To prepare for the weekend markets, Zeitlin’s day begins at 2 a.m. on Saturday, when he begins baking, packaging and transporting products for the South Loop Farmers Market. He’s there until 1 p.m. Next, he prepares for the Logan Square Sunday market. “I wake up at midnight, start baking at 1 a.m. [and continue ] until 8 a.m., and then head to the market from 9 a.m. until 3 p.m.,” Zeitlin said. “I’m also training for the New York Marathon, so there’s no time to rest,” he added with a laugh.
Paying Homage To Tradition
Amid constant change, Zeitlin wants to ensure that one thing remains steadfast: that the delicatessen represents true Jewish culture. “The recipes that you’ve eaten and seen are all my own. Sasha’s rye bread, Hal’s challah and Goldie’s babka are all named after my grandfather, my brother and my grandmother.”
The motto of Zeitlin’s is “Future Family Recipes,” as Zeitlin hopes that the recipes and food will help reignite the passion for Jewish food that has been lacking for some time. “I didn’t grow up cooking this food, making bagels and challah, and 99% of young Jewish people right now are not making this bread. I want to make sure that my family, my biological family or community family, knows who they are and what that means,” said Zeitlin. “This food is really important to that. With all of the antisemitism, hatred and negativity, it’s important that Jews and non-Jews are validating this food.”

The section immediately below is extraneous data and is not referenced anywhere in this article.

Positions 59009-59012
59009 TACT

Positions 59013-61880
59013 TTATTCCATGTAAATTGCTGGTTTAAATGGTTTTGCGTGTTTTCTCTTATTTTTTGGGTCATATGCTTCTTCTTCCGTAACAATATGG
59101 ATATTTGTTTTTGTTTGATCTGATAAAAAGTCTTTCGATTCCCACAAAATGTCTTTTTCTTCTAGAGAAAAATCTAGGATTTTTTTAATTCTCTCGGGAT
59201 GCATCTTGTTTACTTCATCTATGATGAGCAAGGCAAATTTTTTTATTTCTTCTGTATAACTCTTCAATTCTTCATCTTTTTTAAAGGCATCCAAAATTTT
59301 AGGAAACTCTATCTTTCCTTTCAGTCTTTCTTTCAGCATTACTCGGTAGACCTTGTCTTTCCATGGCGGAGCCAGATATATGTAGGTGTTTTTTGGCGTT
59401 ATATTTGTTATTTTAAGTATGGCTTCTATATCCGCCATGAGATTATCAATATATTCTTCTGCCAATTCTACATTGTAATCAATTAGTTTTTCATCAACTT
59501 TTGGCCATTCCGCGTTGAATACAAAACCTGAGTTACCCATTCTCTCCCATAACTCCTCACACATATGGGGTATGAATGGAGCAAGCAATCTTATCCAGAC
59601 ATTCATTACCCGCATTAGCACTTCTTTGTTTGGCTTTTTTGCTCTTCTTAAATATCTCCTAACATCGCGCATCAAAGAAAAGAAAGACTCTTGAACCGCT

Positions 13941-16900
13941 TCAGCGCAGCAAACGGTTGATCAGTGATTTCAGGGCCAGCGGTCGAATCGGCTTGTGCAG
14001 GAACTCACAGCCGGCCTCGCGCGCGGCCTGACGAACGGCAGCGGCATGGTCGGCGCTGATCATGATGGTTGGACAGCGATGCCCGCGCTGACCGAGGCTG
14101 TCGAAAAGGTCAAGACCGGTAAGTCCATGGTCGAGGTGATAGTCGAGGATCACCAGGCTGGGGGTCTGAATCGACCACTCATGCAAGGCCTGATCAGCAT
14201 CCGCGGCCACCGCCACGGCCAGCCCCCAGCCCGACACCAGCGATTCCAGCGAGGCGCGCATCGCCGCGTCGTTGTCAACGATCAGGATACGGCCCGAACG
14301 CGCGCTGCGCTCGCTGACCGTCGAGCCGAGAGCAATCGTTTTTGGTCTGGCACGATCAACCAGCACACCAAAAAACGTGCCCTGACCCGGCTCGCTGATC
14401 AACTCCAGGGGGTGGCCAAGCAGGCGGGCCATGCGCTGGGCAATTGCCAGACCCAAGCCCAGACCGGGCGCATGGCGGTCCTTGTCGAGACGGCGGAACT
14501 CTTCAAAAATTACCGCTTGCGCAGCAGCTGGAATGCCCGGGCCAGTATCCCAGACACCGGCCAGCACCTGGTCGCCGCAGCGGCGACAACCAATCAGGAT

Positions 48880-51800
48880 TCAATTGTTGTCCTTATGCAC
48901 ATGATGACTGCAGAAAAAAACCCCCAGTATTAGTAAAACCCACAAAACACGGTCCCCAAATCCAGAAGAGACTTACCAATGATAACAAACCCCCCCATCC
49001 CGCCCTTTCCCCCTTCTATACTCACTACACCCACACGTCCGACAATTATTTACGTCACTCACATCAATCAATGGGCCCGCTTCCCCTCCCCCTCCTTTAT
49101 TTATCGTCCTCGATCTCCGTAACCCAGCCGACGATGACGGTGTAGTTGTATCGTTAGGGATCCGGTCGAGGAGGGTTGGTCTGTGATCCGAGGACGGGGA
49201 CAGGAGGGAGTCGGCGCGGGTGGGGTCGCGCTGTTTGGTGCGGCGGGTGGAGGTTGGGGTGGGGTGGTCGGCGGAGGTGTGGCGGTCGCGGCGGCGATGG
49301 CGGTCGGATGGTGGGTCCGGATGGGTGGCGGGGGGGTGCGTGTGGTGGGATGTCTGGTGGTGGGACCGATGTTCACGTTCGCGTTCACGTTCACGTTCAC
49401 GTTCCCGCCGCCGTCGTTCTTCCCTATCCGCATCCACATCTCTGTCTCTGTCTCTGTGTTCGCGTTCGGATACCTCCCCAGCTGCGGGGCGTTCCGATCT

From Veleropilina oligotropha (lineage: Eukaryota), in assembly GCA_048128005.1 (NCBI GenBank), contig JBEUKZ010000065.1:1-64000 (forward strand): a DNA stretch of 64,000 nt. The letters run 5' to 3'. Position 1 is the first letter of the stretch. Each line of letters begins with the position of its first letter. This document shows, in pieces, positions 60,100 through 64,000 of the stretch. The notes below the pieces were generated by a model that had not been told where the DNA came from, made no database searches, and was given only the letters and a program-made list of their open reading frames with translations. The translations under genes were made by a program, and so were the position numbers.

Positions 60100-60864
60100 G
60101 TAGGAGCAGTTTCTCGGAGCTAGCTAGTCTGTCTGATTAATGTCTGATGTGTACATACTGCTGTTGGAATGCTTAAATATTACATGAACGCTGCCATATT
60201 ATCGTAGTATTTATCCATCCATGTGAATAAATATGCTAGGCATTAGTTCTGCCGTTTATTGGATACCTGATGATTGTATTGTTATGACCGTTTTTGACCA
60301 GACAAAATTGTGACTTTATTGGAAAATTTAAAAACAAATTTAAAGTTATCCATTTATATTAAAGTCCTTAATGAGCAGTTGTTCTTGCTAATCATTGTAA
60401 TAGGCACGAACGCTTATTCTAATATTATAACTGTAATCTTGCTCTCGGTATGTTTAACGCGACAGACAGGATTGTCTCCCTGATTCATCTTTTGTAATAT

“In Judaism, I think it’s all about finding your practice. Whatever that means to you – if you call it religion, spirituality, God – you’re inherently playing with energy. At Zeitlin’s, we’re also playing with energy. We’re feeding a sourdough starter. We’re creating a life force that is sustaining us. That’s what fascinates me about Zeitlin’s – I’m not in control. I have a lot of thoughts and ideas about what I want it to be, but at the end of the day, it’s about practicing and feeding the community.
But first, we need to feed the sourdough starter.”
Zeitlin’s Needs Your Help
It’s one foot in front of the other for Zeitlin as he continues down this fast-moving, ever-changing path. The delicatessen has seen momentous growth since its early pop-up days at Kimski, and Zeitlin said he hopes to open a brick-and-mortar shop within the year.
The delicatessen has grown so much that the team is looking for a new, temporary baking space after getting too big for its previous kitchen. Zeitlin’s is looking for a synagogue, a church or an unused kitchen with temporary availability or a monthly contract. As a bonus, Zeitlin’s will happily feed whoever houses them.
Logan Square is currently in full farmers market throttle, so be sure to stop by Zeitlin’s Delicatessen to get your fill of bagels, sourdough, pickled vegetables and other exciting DELI-cacies. The summer farmers market runs Sundays, May 8 through Oct. 30, at Logan Bouldevard and Milwaukee Avenue. Zeitlin’s is also available by way of catering, private dining, and wholesale; reach out to the team at firstname.lastname@example.org for more information.
Featured photo: Olivia Wolf